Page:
Chief rabbi candidate Stav slams ‘corrupt politicians’

David Stav, in contention to become Israel's next Ashkenazi chief rabbi, says rabbinate should be ruled by "God-fearing people."

By JTA
June 29, 2013 19:53
1 minute read.
Rabbi David Stav

Rabbi David Stav370. (photo credit: Nachman Rosenberg)

 
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David Stav has based his campaign to become Israel’s next Ashkenazi chief rabbi on a message of inclusion, friendliness and tolerance. But in an exclusive interview with JTA, he had harsh words for those who have attacked him in recent weeks.

The attacks began two Saturday nights ago, when Rabbi Ovadia Yosef used his weekly speech to call Stav “evil.” Yosef, Israel’s chief Sephardi spiritual and legal authority, said that Stav — who has painted himself as a reformer — is “dangerous to Judaism, dangerous to the rabbinate and dangerous to Torah.”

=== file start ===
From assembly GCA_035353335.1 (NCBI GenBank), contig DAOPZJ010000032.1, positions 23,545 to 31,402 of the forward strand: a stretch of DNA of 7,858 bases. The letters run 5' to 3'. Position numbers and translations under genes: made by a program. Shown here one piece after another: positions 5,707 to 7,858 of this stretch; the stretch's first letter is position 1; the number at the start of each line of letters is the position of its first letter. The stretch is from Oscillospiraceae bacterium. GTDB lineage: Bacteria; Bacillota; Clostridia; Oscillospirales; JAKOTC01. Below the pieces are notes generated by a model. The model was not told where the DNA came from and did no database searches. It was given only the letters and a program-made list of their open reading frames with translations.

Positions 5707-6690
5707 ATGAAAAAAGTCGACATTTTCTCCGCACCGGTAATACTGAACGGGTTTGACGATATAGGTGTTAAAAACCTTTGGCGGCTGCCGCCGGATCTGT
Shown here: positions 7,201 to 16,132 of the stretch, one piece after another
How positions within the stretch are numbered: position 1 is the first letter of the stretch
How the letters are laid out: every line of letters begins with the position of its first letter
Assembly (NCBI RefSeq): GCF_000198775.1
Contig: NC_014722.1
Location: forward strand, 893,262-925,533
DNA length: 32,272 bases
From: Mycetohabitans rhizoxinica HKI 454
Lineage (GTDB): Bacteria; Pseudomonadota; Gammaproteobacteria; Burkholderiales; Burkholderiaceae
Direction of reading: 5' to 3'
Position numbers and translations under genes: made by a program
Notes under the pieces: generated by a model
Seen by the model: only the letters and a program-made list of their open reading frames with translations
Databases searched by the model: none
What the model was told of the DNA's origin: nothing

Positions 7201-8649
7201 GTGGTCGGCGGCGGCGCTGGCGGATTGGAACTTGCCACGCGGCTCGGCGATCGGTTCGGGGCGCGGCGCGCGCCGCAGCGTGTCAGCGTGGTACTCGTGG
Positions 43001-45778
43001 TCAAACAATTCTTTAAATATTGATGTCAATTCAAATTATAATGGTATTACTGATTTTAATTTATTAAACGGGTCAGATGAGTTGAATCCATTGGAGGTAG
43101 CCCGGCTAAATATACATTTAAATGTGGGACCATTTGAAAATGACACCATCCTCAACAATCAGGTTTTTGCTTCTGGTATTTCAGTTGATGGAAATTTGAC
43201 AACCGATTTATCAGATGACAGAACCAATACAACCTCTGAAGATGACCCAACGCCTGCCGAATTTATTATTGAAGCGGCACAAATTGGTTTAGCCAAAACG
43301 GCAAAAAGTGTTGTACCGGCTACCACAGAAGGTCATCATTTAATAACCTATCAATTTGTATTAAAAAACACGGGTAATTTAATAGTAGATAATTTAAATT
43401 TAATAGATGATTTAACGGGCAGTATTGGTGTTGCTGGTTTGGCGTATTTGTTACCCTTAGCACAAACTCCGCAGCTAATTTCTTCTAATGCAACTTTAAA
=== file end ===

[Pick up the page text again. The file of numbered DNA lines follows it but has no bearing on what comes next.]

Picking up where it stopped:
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One day later, some haredi Orthodox youth took  Yosef’s words to heart, literally pushing Stav around at a wedding.

And then last Thursday, the man whom Stav hopes to replace, Ashkenazi Chief Rabbi Yona Metzger, was arrested for fraud and money laundering.

“The people of Israel want a Judaism that speaks not in threats and curses but in a pleasant language and ways of peace,” Stav said.

Stav wouldn’t comment directly on Metzger’s arrest, but said earlier in the interview that Israel “needs a rabbinate not ruled by corrupt politicians but by God-fearing people.”

Stav insisted that he only wants to make the rabbinate more user-friendly, not to change Jewish law. He’s against instituting civil marriage in Israel and won’t recognize non-Orthodox conversions. But the haredi Orthodox leadership in Israel doesn’t seem to believe him.



Stav told JTA that if elected, he wants to strengthen the chief rabbinate’s relationships with Jewish communities outside Israel. One of his goals would be to push for a unified international standard of kashrut.

“The Israeli rabbinate is not just the top institution in the Jewish state but is also a formal authority for Jewish people worldwide,” he said. “We want a permanent dialogue with the different organizations and rabbinates in the United States and different places in the world.”

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